Looking back on the lunacy that was the beginning of ABC’s Monday Night Football, those garish yellow blazers worn by the broadcasters and pioneered by the Wide World of Sports crew were the least outrageous thing. The day it was played, Monday, was an affront to some—weekday football had yet to be embraced by the public. Three announcers instead of two seemed excessive. And nine cameras instead of four? Sensory overload. ABC Sports president Roone Arledge’s plan: treat Monday Night Football like the Olympics.

We know now it was a pretty good idea. NFL commissioner Pete Rozelle sold a yearlong package beginning in 1970 to Arledge and ABC for $8.5 million, only after Sunday broadcast partners NBC and CBS passed on the unconventional football slot. Those same rights cost ESPN $1.1 billion in 2005. With the 500th broadcast in 2002, Al Michaels and John Madden donned the same canary yellow made famous by ABC’s original crew of Keith Jackson, Howard Cosell and Don Meredith.

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The Wonderlic Test

The SAT is to college as the Wonderlic is to … ?

Answer: The NFL, for those brushing up on their analogy skills.

The 50-question, 12-minute test administered at the scouting combine is an entrance exam of sorts for the NFL—even if the scores aren’t publicly released and its impact on the draft is both uncertain and varied. The test was developed in the 1930s by a Northwestern graduate student, E.F. Wonderlic, as a short-term cognitive exam with which companies could screen potential employees. Cowboys coach Tom Landry is credited with introducing it to the NFL in the 1970s, to assess the mental aptitude of prospects. Test-takers answer questions related to math, vocabulary and reasoning, and receive a score between 0 and 50. The link between a player’s score and his career outlook is hotly debated, as are the ethics of teams or individuals leaking players’ results to the media. NFL teams have explored other means of testing a player’s off-field cognitive capabilities, but the Wonderlic is fast and simple—and, like the 40-yard dash, has been a customary part of the pre-draft mystique that builds every spring.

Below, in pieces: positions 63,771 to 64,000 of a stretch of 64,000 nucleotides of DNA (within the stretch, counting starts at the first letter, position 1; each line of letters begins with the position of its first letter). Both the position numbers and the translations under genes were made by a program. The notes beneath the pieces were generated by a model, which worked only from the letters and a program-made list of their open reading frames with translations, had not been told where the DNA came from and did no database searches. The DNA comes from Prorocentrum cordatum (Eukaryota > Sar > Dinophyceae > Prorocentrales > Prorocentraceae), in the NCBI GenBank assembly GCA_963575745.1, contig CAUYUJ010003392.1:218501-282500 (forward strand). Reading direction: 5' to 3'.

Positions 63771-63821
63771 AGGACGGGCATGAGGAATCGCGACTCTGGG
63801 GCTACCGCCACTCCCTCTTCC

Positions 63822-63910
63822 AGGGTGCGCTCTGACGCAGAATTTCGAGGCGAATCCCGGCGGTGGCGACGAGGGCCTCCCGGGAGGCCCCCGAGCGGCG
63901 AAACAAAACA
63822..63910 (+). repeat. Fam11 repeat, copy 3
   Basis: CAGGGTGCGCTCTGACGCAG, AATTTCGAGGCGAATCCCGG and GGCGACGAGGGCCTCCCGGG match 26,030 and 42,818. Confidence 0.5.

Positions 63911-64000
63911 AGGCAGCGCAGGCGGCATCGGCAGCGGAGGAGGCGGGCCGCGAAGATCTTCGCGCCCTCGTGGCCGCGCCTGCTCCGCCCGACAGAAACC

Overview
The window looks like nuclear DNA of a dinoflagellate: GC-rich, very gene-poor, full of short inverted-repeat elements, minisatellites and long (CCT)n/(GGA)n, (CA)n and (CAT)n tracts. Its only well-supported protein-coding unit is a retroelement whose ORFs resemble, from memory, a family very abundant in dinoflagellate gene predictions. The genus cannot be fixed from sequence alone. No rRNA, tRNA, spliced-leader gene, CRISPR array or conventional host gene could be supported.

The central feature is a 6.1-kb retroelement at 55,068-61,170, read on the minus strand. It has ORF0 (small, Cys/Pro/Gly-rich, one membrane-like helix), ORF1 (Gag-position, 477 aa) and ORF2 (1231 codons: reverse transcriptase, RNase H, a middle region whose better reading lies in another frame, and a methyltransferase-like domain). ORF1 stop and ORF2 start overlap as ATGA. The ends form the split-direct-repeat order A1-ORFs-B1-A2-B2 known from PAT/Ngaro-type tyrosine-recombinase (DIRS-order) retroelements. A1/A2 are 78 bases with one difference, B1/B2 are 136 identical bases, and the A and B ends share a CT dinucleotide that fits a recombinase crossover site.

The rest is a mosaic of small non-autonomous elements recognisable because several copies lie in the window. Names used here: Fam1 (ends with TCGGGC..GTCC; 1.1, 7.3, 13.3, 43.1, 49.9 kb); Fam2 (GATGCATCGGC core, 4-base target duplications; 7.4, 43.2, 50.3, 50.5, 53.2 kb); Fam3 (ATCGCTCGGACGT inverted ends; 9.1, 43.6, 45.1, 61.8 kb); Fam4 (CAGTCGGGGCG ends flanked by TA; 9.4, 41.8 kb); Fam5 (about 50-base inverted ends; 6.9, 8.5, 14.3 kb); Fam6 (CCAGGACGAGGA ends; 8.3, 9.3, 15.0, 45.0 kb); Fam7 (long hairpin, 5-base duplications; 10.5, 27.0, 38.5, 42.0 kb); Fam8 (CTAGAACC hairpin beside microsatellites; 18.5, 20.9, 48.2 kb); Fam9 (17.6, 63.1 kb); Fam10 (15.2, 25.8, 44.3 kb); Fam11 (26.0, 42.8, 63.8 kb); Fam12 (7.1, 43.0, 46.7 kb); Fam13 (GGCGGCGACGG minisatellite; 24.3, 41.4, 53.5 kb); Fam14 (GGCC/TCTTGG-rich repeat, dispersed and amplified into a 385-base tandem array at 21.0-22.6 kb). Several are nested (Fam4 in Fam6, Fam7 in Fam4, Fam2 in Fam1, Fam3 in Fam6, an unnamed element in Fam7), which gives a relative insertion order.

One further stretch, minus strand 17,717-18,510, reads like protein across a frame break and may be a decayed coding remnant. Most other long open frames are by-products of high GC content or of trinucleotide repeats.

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The Single-Bar Face Mask

Wearing full-cage face masks, some players are virtually unrecognizable on a football field. But it didn’t used to be that way.

Into the early 1950s, most players didn’t wear face masks at all, except for a few improvised materials that first appeared as early as the 1920s. The dedicated face mask wasn’t born until Cleveland Browns coach Paul Brown asked equipment manager Leo Murphy to come up with a device that would allow star quarterback Otto Graham to remain in a game in 1953. Graham had suffered a lacerated mouth, and soon after, Brown devised a mask that could be permanently affixed to the helmet.

Other teams adopted the practice and the face mask largely became part of the NFL uniform by 1955. Different species were created, and soon players became recognized by their distinct face wear, from Ernie Stautner’s beak-like model produced by Marietta to Larry Csonka’s nose guard. But some players continued to hold true to the old single-bar, preferring the better sightlines into the 1980s and beyond. Former Redskins quarterback Joe Theismann was the last non-kicker to wear the single bar, up until his retirement in 1985.

The single-bar face mask was officially ruled illegal in 2004, though players who wore it previously were grandfathered in. On Oct. 7, 2007, it made its final appearance on an NFL field when Scott Player of the Browns punted five times in a 34-17 loss to the Patriots at Gillette Stadium. That was the last game for Player, who was the last to wear the single bar. He was released the following training camp by the Patriots and their football history-loving coach, Bill Belichick.

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The AFL’s Skinny Football

Beloved by the likes of Len Dawson and George Blanda, the upstart American Football League’s official game ball—the J5-V by Spalding—was only a quarter-inch skinnier and longer than “The Duke” produced by Wilson and used by the NFL, but it represented to players the key difference between the two leagues.

Dawson and Blanda led vertical passing games envied by young AFL fans such as Terry Bradshaw, who, according to Ed Gruver’s historical account The American Football League, cherished his Spalding J5-V Christmas gift from his father as a 9-year-old. The AFL’s early popularity among young people stemmed from the wide-open offensive play, but that had less to do with the ball and more to do with the anti-establishment disposition of the Foolish Club, the adopted nickname of the AFL’s eight owners who eventually merged with the NFL in 1970.

The most significant transformation for the football happened in 1875, when college rules dictated the ball be egg-shaped, for carrying, rather than spherical, as it had been for the first seven years since the College of New Jersey and Rutgers played what is considered the first game in 1869. In 1912 the all-important circumference was defined and reduced to 22 1/2 inches. Still, it took several decades until long-fingered pioneer quarterbacks like Sammy Baugh redefined throwing accuracy. (At his first NFL practice in ’37, Baugh was challenged to hit a Washington receiver in the eye. Baugh asked, “Which eye?”). With the early success of “Slingin Sammy” and a long line of others, the ball grew ever svelter, eventually reaching the 21 1/4 inches mandated by the NFL today.